The Collected Letters, Volume 13


TC TO HENRY DUNIPACE ; 17 December 1841; DOI: 10.1215/lt-18411217-TC-HEDU-01; CL 13: 318-319


5. Cheyne Row, Chelsea 17 Decr 1841—

My dear Sir,

Accept kind thanks, you and all your associates, for your zeal to serve me. This invitation of yours, coming on me unexpectedly from scenes once so familiar and now grown so remote, like the voice of a new generation now risen up there, is almost an affecting thing.1 In some true sense I can take it as a voice from the young ingenuous minds of Scotland at large, calling to me, in these confused deep-struggling times, “Come thou and teach us what is good!” If I did not hope still, by other ways, to do what is in me towards teaching you, I should be doubly sorry to answer in the negative.2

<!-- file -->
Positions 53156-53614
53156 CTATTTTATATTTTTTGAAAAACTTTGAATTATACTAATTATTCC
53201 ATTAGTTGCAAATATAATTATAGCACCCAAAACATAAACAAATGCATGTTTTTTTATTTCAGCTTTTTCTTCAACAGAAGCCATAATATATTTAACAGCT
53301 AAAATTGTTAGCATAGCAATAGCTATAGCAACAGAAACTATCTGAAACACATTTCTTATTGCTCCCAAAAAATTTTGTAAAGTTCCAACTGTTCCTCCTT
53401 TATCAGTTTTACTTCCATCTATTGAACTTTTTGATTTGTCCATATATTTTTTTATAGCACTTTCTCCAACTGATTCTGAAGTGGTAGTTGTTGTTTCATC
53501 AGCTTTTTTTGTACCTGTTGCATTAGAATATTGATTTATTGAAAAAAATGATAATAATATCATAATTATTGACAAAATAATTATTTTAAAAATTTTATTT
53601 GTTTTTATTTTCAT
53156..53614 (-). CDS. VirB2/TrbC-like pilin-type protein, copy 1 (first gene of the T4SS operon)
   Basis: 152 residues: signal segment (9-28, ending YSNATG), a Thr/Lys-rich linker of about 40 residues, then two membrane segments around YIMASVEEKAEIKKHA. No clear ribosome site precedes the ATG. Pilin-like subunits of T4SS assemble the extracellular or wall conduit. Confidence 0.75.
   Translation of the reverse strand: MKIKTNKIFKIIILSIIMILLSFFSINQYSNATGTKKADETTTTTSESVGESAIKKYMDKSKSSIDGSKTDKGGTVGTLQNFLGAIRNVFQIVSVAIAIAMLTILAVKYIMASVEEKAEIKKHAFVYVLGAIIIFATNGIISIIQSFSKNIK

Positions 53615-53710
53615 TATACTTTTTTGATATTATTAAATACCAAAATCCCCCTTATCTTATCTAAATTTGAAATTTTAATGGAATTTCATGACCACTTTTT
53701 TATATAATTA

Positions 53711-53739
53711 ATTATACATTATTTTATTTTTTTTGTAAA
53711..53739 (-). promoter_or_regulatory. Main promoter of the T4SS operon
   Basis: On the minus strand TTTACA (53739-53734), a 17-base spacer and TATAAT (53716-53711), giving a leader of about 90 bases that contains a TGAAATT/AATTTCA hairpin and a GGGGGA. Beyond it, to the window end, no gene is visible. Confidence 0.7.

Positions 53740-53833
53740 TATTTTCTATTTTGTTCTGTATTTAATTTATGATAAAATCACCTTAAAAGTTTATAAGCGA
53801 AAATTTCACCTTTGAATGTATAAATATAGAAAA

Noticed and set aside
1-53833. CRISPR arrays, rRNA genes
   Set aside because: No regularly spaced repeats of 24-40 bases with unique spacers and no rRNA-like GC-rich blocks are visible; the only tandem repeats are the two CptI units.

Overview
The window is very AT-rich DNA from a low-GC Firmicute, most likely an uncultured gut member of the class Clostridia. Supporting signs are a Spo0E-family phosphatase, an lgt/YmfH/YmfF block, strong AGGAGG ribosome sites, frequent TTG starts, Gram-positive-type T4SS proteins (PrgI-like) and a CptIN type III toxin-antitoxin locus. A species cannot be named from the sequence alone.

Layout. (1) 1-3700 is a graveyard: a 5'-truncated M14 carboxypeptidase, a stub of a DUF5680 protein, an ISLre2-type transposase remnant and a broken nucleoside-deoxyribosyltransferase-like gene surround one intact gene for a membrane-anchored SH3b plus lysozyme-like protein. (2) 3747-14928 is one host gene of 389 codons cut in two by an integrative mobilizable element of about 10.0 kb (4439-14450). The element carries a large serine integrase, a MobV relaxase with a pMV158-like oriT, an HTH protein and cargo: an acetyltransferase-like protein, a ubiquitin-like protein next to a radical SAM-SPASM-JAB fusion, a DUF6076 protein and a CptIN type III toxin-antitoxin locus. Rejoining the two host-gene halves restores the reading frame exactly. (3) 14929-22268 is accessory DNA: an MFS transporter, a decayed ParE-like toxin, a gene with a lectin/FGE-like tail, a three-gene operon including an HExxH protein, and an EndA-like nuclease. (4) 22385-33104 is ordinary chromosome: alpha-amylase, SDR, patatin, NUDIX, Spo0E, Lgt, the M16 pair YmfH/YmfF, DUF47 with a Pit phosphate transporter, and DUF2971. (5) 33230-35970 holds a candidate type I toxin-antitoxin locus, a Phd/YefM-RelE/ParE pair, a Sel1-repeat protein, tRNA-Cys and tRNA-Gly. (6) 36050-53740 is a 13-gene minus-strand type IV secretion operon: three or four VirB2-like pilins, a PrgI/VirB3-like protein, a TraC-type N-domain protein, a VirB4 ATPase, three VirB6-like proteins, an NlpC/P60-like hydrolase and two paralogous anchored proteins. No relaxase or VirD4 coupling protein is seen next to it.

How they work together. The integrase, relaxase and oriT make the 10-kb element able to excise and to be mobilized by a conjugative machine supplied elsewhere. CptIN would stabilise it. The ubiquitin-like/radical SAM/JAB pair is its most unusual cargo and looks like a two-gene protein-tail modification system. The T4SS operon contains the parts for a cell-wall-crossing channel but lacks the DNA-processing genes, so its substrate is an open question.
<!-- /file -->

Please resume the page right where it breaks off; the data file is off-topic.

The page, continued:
Ten years ago such an invitation might perhaps have been decisive of much for me; but it is too late now. Too late, for many reasons, which I need not trouble you with at present.

I will solicit a continuance of your regards; I will bid you all be scholars and fellow-labourers of mine in things true and worthy; that so we may still work in concert at a distance from one another and apart, since together it is not possible for us.

with sincerest wishes, /

Yours always /

T. C.